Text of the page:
Whoever said “If a glass of wine is good for you, then two glasses must be even better?” has got it right.
In fact, if you want to become a wine expert, you have to be prepared to up your consumption by a lot. And by a lot, we mean trying out as many reds and whites from various countries.
But you already know that. What you really want to know is how soon you can show off your wine expertise to your friends and the steps you need to take to get there.
Don’t worry. We got your back.
Though we can’t promise you’ll be the next Robert M. Parker Jr., you’ll know enough to impress your guests before your next dinner party.
So let’s get to it.
Don’t be distracted.
Strong aromas can affect your impressions of the wine. If you’re in a crowded room, try to find some neutral air before you sniff the wine. That means getting as far away as you can from cooking smells, pet odors, perfume, and the like.
Getting the temperature right is also important. If the wine’s too cold, you can cup the glass to bring the temperature up. You also need to condition the glass, especially if it smells a bit stale or musty.
Do this by quickly rinsing the glass with wine. Swirl the wine around, making sure all sides of the glass have been covered.
Get the right stemware.
Drinking wine from a plastic cup may be acceptable at a cookout, but a budding wine connoisseur such as yourself should know and do better.
If you don’t believe us, try this little experiment. Get a mug, an old-fashioned glass (rocks glass), and a wine stem (the nicest you have). Then pour your favorite wine into each container.
How did each one taste? Did you notice any difference in terms of flavors and aromas?
If you did, great! That means your wine palate’s working.
Now it’s time to get some proper stemware. Here’s a handy infographic about which glasses pair best with different types of wine.
See, swirl, smell, sip, and savor.
To become a wine expert, you need to master the five S’s of wine tasting.
- Seeing. You can tell a lot about the wine you’re drinking just from its color alone. Generally, older whites are darker while older reds are lighter.Younger wines are also brighter in color. The reason for this is oxidation. You know how some fruits like apples turn brown when exposed to air? The same process happens to wine.The longer a wine is stored, the more air is introduced into the bottle, which is responsible for the color change.Other factors that contribute to a wine’s color include grape variety and the process used to make the wine (e.g. oak barrel aging).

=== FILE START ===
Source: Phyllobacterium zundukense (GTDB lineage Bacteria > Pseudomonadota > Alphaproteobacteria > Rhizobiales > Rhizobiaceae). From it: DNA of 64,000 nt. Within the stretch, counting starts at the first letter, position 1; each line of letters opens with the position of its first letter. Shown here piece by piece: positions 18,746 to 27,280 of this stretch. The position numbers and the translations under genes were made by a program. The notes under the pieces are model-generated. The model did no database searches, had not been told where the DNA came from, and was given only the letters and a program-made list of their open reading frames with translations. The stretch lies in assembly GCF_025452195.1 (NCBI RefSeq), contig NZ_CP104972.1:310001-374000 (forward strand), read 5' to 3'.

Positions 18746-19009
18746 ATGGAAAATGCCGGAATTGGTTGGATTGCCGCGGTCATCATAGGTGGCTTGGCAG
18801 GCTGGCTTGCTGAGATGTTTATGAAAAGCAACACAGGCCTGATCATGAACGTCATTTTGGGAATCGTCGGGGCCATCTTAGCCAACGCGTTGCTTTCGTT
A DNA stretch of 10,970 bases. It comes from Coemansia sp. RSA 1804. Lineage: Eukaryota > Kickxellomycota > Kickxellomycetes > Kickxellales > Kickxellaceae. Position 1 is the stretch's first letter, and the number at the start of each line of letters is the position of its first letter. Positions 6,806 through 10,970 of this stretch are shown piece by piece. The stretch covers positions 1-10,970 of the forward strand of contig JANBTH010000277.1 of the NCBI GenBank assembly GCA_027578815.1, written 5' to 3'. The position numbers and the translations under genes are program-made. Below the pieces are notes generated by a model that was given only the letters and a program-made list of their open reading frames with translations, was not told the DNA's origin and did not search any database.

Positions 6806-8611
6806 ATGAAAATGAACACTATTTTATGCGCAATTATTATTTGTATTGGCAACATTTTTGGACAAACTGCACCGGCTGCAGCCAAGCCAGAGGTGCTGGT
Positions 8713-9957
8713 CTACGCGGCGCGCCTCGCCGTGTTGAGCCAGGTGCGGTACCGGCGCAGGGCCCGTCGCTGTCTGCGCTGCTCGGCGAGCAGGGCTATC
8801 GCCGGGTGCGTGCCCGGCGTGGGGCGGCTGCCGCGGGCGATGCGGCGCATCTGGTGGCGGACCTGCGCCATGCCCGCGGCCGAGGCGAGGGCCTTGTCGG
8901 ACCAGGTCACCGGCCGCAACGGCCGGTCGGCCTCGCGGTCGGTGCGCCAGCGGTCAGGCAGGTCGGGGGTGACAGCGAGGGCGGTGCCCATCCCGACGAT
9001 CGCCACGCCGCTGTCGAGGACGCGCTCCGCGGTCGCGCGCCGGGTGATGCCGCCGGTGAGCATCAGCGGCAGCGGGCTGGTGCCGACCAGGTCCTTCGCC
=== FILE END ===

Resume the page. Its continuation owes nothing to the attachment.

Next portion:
- Swirling. Why do wine enthusiasts try to master the art of the swirl?It’s not just an affectation. Swirling allows the wine’s esters (aromatic compounds) to be released into the air. Also, by swirling, oxygen binds with the tannin molecules in the wine, making it “softer.”Tannins, you see, make the wine taste dry, bitter, and astringent. They are what you taste when you drink strong black tea or very dark chocolate. Swirling for four or five seconds, softens the wine and concentrates the aromas.
- Smelling. If you can smell fresh laundry from your glass, it’s most likely your shirt and not the wine.You should be able to identify citrus notes if it’s a white wine.Do you smell lemon? Lime? Pineapple? Grapefruit?Warmer places tend to produce whites with ripe smells, whereas cooler locales are known more for citrusy wines. Sometimes, whites also give off hints of oak and vanilla.For red wines, you can get berry scents such as cherry, strawberry, blackberry, and plum. But those are a bit of a giveaway, even to non-oenophiles. To impress your friends, try to see if you can also pinpoint earthier aromas such as chocolate, coffee, and smoke.
- Sipping. To become a wine expert means to resist the temptation of knocking back glass after glass of wine as fast as you can.Take your time with each sip. With the first one, tilt your head back then swirl the wine in your mouth. Don’t gulp it down like a thirsty man in the desert.Now, remember the notes you’ve smelled. Can you taste them in the wine? How’s the texture?Does it feel smooth? Silky? Dry? Rough? Lush?Without looking at the label, can you gauge the alcohol level of the wine? Is the taste light or shallow? Or is it dense and concentrated?If you can answer these confidently, you’ve got more than enough to wow your friends with your wine smarts.
- Savoring. So take note. It’s not aftertaste, it’s finish. And length is the time it takes for the finish to hang around.Tip: Good wines have a nice finish and a lengthy stay. Poor wines, on the other hand, have little to no finish and leaves quickly.The most important thing of course, is to enjoy the wine. Don’t become a wine expert just to impress people. When you cultivate a passion for wine, you should do it for your own pleasure and not for anything else.
Become a wine expert: a few more tips
No one becomes a wine expert overnight. But you can hasten the process by trying as many wine varities as you can, joining a tasting group, and attending free tastings offered by many wine shops.
You can also read, read, and read. There are a lot of wine books out there. You can check these out if you don’t know where to start.
If you prefer apps, there are also good ones such as Delectable and Vivino. All you need to do is take a photo of the wine’s label and the apps will supply reviews, ratings, and tasting notes for that particular wine.
Check too, if there’s a wine school in your area or if that’s too much for you, look for local adult schools that hold wine appreciation classes.
There is no one single path to becoming a wine expert. You can go at it at your own pace and don’t forget to enjoy every bit of the journey.